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By Charles Rhodes, P.Eng., Ph.D.
GLOSSARY OF TERMS
TEMPERATURE AT EARTH'S SURFACE:
The average temperature at any point on the Earth's surface is determined by the following parameters:
1. The solar radiation intensity at the Earth's orbit (Solar Irradiance);
2. The fraction of incident solar radiation reflected from the Earth (bond albedo);
3. The near spherical shape of the Earth;
4. The latitude of the observer;
5. The angle of the Earth's axis with respect to a straight line between the Earth and the sun;
6. The local ocean surface temperature which sets the local average atmospheric partial pressure of water vapor at sea level;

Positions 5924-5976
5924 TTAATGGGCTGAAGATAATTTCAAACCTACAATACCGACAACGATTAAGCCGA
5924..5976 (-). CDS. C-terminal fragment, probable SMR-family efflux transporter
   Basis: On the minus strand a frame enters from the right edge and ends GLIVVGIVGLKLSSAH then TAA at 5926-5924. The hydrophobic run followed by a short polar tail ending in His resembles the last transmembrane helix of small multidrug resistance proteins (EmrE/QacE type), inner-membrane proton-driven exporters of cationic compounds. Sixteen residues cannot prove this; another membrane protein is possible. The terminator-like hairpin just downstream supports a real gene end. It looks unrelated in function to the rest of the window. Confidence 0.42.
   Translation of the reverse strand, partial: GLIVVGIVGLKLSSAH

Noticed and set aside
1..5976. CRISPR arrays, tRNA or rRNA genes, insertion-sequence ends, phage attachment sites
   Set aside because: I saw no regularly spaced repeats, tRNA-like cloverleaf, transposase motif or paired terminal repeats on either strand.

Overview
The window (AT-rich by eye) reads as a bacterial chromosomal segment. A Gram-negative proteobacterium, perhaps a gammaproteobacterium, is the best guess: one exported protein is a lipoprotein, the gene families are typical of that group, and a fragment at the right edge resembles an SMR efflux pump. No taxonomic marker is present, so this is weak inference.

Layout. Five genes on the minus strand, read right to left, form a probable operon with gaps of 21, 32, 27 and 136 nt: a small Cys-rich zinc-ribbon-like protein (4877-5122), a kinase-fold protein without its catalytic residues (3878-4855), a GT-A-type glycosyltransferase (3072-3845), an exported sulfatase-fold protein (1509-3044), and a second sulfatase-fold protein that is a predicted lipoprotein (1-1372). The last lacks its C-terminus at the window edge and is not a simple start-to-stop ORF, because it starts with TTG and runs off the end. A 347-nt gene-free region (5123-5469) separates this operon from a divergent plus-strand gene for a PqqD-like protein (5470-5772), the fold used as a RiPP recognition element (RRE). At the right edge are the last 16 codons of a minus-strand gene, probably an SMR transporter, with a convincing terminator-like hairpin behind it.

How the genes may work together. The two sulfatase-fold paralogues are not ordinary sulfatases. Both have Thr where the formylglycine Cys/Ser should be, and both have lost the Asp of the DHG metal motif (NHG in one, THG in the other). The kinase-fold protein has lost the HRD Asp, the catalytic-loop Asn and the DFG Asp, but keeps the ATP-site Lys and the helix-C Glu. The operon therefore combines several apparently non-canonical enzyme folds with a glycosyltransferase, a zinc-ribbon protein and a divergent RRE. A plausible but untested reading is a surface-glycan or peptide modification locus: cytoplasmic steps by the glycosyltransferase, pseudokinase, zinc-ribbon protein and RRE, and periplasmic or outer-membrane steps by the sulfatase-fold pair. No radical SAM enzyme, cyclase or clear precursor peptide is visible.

7. The atmospheric partial pressure of CO2 at sea level;
8. The amounts and vertical distributions of other greenhouse gases in the atmosphere;
9. The local heat absorption by the heat capacity of the ocean, by the latent heat of fusion of water or by the latent heat of vaporization of water;
10. Thermal convection via wind or ocean currents;
11. Condensation of water vapor which transfers its latent heat of vaporization to neighboring gas molecules;
12. Freezing of liquid water which releases its latent heat of fusion as thermal infrared radiation;
13. Thermal infrared radiative emission from the Earth's surface;
14. Wavenumber dependent filtering of thermal infrared radiation by upper atmosphere greenhouse gases;
15. Net emission of thermal infrared radiation into space.